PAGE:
At around 11:50, Audrey informed the students speaking with her that, due to the large crowd apparently gathered at Eliot, she would have to table the discussion and visit Eliot. She and Kathy Oleson departed for Eliot. When the two of them arrived, they stood outside the building, conversing. Inside Eliot, word spread that Bilger and Oleson were outside the building. Students did not go out to greet them, but shouted for them to come into the building: “Kathy come upstairs!” they chanted. But neither Oleson nor Bilger entered Eliot and after some time both returned to the tent.
The sit-in continued. Numerous speakers gave speeches at the microphone. Speaking with the Quest, one student lamented the lack of political organization at the college, hoping that the current protests would reinvigorate student interest in autonomous organization and activism. A staff member present noted that, while Reed staff does have to go through racial bias training, the faculty does not. They also expressed skepticism that any simple 90-minute training would change anything, and that only “serious training, something to make them feel uncomfortable for a whole 3-month course” might begin to start changing minds.
One attendee of the protest was Anthony Effinger, a reporter with Willamette Week, who spent about forty-five minutes interviewing students and taking images of the protest. Later that day, an article titled “Reed Students Occupy Admin Building for Second Day Seeking Ouster of Professor Caught Racially Profiling Workers on TikTok” was posted on the Willamette Week’s website, which discussed the recording of Currie, administration and student responses, and attempted doxxing of protestors by members of the alt-right.
Many of the protestors in Eliot turned their attention to getting rid of the graffiti that had been put up the day before, and one speaker was met with applause when they encouraged students to help clean. Cleaning supplies were passed out to the protesters and they began scrubbing the walls of anything they had left yesterday. Some students, perhaps too enthusiastic about helping, brought acetone to deal with hard-to-scrub marks. The fumes from cleaning agents were overwhelming; demonstrators called for everyone to stop mixing chemicals and using acetone.
Despite some missteps, the zeal with which students cleaned up the graffiti was met with wide support and excitement. Faculty and staff emerged from their offices to watch or join in on the cleaning, pleasantly surprised at the collective gesture. One member of Facilities Services addressed the crowd with tears in his eyes, telling the gathered demonstrators how much he cared about Reed and its community, and how much it meant to him to see all of their efforts.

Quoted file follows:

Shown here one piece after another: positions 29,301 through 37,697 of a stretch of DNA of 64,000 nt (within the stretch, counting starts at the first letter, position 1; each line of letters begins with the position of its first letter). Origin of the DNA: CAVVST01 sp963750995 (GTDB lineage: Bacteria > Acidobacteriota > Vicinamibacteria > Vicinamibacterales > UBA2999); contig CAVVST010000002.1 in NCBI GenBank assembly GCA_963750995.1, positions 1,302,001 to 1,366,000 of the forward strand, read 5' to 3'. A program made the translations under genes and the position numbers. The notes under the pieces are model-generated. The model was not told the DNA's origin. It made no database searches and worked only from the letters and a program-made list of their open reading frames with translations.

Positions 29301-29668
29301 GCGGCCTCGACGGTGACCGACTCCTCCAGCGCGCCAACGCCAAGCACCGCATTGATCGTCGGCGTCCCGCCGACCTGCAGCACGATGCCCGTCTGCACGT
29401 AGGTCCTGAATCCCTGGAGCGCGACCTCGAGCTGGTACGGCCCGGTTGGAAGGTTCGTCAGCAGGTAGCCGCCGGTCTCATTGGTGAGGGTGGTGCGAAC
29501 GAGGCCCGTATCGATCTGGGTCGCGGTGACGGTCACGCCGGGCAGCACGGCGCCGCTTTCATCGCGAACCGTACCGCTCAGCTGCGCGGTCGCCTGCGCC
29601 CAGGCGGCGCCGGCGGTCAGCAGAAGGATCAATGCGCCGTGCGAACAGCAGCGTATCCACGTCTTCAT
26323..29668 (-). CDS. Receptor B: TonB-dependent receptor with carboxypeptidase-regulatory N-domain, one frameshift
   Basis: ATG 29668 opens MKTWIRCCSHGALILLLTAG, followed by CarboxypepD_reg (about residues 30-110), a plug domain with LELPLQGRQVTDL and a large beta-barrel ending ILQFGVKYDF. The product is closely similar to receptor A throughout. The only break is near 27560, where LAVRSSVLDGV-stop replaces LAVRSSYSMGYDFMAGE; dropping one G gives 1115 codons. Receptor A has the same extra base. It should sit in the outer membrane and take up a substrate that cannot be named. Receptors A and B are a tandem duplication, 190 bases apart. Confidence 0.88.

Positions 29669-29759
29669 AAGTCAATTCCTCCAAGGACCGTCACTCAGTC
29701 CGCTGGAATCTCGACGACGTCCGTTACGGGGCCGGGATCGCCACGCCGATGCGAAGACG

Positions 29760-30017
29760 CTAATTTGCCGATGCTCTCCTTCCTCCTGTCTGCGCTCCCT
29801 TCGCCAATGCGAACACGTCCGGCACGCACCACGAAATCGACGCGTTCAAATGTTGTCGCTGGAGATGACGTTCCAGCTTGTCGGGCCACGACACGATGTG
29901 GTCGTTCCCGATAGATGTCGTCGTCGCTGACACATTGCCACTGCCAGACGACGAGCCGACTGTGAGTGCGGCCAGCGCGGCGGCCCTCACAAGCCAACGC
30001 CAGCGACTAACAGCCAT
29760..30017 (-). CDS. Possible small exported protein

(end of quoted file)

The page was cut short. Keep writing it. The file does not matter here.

By 2:00, Bilger and Boston were still in the tent, though there were no students asking them questions. But at about 2:30, Bilger finally entered Eliot to speak with the protestors. The adversarial crowd criticized the lack of action from the administration and questioned Bilger about the Administration’s response and the timeline of proceedings against Currie.
According to a transcript of this discussion, many decried “self-care tips” and other emails they had received from the Administration, particularly from Student Life. “When is it gonna go beyond emails, I think, is what we’re all wondering,” said one student.
Students also questioned why individuals other than Paul Currie who have accusations of harassment against them, such as Dean of Admissions Milyon Trulove, are still employed by the college.
After about 20 minutes of discussion, Bilger announced that she had to leave to attend a meeting, to much derision from the crowd. Some students accused Bilger of feeling threatened by the student body and running away, both on Thursday and during the demonstration on Wednesday. Bilger denied that she was running away and said, “I never felt threatened, I did not feel threatened for an instant yesterday, I was glad to hear from you. I mean, even though it’s hard, I’m glad to hear from you, it’s important.” Audrey left, and the demonstration continued. By the time another hour had passed, most students had dispersed to the winds, prepared to continue their activism another day.